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The days of conventional brand storytelling are over, thanks to the democratization of content creation and the rise of image and video over text.

When conventional brand storytelling is dead, success (however you wish to measure it) will depend on putting people at the core of content to tell stories. A human-centered design approach is a powerful framework for creating compelling content.

Why it matters: The response by companies and publishers — create yet more content — has been misguided. Not only is it not enough to simply produce more of the same, it's also no longer just about producing high-production-value content.

Three key lessons to heed from content saturation:

  1. Just because you create content doesn't guarantee an audience
  2. Success is not always driven by the highest production-quality content. Brand owners love glossy content, but they will have to get over themselves if they are to fully embrace consumers' growing preference for content that is rough and ready.
  3. Live rocks! Live video allows the audience to participate as the event happens, and their participation helps shape what you do next – driving three times the amount of engagement over pre-recorded video, according to Forrester Research.

What to watch: Brand owners will need to step back, stop driving conversations and instead make room for audiences to shape their own stories. Expect content that's more personal and instant and expect it to play out as short stories and live video.

George Marcotte is the Managing Director and Go-to-Market Lead for Accenture Digital UK and Ireland.

Go deeper

Schumer's m(aj)ority checklist

Senate Minority Leader Chuck Schumer. Photo: Tasos Katopodis/Getty Images

Capitalizing on the Georgia runoffs, achieving a 50-50 Senate and launching an impeachment trial are weighty to-dos for getting Joe Biden's administration up and running on Day One.

What to watch: A blend of ceremonies, hearings and legal timelines will come into play on Tuesday and Wednesday so Chuck Schumer can actually claim the Senate majority and propel the new president's agenda.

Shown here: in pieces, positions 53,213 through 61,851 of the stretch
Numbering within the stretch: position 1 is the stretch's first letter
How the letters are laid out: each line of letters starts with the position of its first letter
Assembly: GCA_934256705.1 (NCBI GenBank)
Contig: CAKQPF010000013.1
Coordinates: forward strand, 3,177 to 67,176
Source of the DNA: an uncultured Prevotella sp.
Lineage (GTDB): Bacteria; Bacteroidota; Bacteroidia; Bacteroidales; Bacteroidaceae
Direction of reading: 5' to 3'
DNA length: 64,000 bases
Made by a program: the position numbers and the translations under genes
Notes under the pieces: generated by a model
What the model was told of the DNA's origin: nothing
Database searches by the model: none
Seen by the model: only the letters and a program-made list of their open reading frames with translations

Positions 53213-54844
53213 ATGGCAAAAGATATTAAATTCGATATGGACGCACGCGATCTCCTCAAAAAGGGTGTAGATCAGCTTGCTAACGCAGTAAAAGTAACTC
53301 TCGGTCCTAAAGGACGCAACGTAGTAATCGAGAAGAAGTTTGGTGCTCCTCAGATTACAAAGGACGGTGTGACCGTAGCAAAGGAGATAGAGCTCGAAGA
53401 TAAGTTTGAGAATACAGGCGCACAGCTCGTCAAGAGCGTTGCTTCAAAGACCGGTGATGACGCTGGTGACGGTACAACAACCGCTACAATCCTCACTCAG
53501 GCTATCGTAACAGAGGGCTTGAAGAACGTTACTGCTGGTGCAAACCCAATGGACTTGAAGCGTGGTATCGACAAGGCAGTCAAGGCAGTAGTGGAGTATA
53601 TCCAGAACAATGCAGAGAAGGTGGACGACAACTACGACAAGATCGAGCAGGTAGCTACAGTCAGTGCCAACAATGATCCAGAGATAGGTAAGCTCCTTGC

The dark new reality in Congress

National Guard troops keep watch at security fencing. Photo: Kent Nishimura/Los Angeles Times via Getty Images

This is how bad things are for elected officials and others working in a post-insurrection Congress:

  • Rep. Norma Torres (D-Calif.) said she had a panic attack while grocery shopping back home.
  • Rep. Jim McGovern (D-Mass.) said police may also have to be at his constituent meetings.
  • Rep. Adam Kinzinger (R-Ill.) told a podcaster he brought a gun to his office on Capitol Hill on Jan. 6 because he anticipated trouble with the proceedings that day.
Off the Rails

Episode 3: Descent into madness ... Trump: "Sometimes you need a little crazy"

Photo illustration: Sarah Grillo/Axios. Photos: Tom Williams/CQ-Roll Call, Chip Somodevilla/Getty Images

Beginning on election night 2020 and continuing through his final days in office, Donald Trump unraveled and dragged America with him, to the point that his followers sacked the U.S. Capitol with two weeks left in his term. This Axios series takes you inside the collapse of a president.

Episode 3: The conspiracy goes too far. Trump's outside lawyers plot to seize voting machines and spin theories about communists, spies and computer software.

President Trump was sitting in the Oval Office one day in late November when a call came in from lawyer Sidney Powell. "Ugh, Sidney," he told the staff in the room before he picked up. "She's getting a little crazy, isn't she? She's really gotta tone it down. No one believes this stuff. It's just too much."